The "identical controversy" test has since been applied by numerous courts, including in California. (See Service by Medallion, Inc. v. Clorox Co., supra, 44 Cal.App.4th at pp. 1814-1816; Hillhaven, supra, 41 Cal.App.4th at pp. 856-857; Kelecheva v. Multivision Cable T.V. Corp. (1993) 18 Cal.App.4th 521, 527-528.) For example, in Kaplan's Fruit & Produce Co. v. Superior Court, supra, 26 Cal.3d 60 (Kaplan's), the court considered whether the Agricultural Labor Relations Act (ALRA), which is modeled on the NLRA, preempted claims that union pickets were obstructing ingress and egress to the plaintiff's wholesale facility. (Id. at p. 65.)

         The Kaplan's court concluded the obstruction of access was clearly an unprotected activity, rendering the Sears "arguably prohibited" analysis relevant. (Kaplan's, supra, 26 Cal.3d at pp. 70-71.) The court reasoned the issue that would be presented to the NLRB in an obstruction case is "different from, and far narrower than, the issue which may be presented to the superior court." (Id. at p. 71.) Picketing that obstructs access may be an unfair labor practice to the extent it "restrains or coerces nonstriking employees in the exercise of their right to refrain from concerted activities." (Ibid.) But the court found that while there was some evidence the union's picket line interfered with Kaplan's nonstrking employees, "that obstruction is a minor facet of the controversy; the principal objective of the pickets, and of the alleged interference to access, was to persuade prospective customers not to do business with Kaplan's." (Id. at pp. 71-72, italics and fn. omitted.) The court concluded blockage of customer access is not in itself an unfair labor practice under the ALRA. Local court decisions enjoining obstructions to access thus "do not threaten significant interference with labor board adjudications." (Id. at p. 75; see also Bertuccio v. Superior Court (1981) 118 Cal.App.3d 363, 369-371.)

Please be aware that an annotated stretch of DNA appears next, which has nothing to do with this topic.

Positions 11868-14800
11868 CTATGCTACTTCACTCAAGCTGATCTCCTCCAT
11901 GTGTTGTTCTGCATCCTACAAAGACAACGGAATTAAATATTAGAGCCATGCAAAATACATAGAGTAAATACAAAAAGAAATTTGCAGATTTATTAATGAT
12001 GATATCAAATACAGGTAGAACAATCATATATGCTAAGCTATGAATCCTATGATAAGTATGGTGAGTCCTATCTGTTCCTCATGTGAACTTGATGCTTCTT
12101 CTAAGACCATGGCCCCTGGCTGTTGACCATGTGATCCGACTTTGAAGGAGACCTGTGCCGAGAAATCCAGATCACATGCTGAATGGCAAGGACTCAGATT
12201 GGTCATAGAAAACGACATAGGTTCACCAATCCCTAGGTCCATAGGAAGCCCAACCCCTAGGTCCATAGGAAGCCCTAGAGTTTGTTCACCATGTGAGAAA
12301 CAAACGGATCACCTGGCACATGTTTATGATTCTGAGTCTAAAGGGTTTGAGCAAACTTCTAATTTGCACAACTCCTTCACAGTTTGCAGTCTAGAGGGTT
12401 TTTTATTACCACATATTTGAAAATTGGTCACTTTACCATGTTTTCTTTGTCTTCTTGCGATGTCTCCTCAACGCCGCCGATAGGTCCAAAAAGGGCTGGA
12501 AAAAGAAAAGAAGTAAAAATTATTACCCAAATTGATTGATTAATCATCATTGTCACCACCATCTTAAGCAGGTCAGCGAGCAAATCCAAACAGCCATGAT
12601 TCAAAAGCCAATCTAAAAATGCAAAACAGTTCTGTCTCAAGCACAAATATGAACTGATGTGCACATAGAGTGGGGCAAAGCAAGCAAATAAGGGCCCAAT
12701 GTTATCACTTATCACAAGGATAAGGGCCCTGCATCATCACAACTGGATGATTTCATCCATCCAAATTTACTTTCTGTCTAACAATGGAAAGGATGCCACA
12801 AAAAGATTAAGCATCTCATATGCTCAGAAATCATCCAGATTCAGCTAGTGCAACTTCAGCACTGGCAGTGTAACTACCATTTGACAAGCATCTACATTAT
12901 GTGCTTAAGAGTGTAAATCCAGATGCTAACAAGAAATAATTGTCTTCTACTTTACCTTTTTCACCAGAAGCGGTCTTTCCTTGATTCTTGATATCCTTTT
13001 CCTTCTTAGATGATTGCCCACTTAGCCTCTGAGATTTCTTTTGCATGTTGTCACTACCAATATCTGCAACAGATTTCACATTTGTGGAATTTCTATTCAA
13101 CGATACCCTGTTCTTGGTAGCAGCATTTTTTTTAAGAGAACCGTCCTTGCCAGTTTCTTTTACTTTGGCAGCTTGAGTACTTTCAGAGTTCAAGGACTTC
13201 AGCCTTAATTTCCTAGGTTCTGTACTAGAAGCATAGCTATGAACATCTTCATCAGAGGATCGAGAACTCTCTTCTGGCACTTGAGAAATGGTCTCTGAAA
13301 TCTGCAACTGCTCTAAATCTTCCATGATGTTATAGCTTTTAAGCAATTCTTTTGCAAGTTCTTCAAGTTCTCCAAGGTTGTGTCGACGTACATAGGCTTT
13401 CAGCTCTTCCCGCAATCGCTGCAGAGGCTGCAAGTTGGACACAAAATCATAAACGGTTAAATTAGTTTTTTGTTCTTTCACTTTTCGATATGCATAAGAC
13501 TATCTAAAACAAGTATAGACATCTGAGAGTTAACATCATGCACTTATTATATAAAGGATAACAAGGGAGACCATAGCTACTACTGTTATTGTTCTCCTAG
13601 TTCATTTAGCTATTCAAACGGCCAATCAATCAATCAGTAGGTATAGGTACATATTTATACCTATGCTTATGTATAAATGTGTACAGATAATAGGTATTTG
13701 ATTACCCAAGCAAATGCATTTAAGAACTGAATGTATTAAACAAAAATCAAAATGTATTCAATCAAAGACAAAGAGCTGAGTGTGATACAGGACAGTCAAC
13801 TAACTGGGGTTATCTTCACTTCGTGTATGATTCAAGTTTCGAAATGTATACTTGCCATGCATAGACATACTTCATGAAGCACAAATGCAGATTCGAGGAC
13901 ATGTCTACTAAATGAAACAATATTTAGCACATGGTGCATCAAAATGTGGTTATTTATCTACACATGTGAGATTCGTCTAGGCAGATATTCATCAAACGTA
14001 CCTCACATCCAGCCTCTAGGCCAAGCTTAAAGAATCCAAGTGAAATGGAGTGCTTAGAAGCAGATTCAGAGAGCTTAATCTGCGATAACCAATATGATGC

As in Sears and Kaplan's, this case presents a state claim challenging union conduct the NLRA arguably prohibits, since engaging in indoor demonstrations could under some circumstances constitute an unfair labor practice. (See District 65, Retail, Wholesale & Department Store Union (1966) 157 NLRB 615 (District 65), enforced NLRB v. District 65, Retail, Wholesale & Dept. Store Union (2d Cir. 1967) 375 F.2d 745.) Yet, Sears indicates peaceful trespass may be an issue deeply rooted in local feeling such that the local interest exception to preemption may apply.

         We reject the union's contention that the local interest exception only applies to violent trespass. This contention is inconsistent with Sears which not only applied the exception to a state action challenging peaceful trespassory picketing, but also implicitly rejected the California Supreme Court's ruling concluding state courts had no power to prohibit peaceful trespassory picketing arising out of a labor dispute and limiting the local interest exception to instances of mass picketing or violence. (See Retail Prop. supra, 768 F.3d at p. 956 ["Sears... confirmed what the Court said in Garmon... Trespass is one ‘threat[] to public order' that is not totally preempted by the NLRA."]; Hillhaven, ...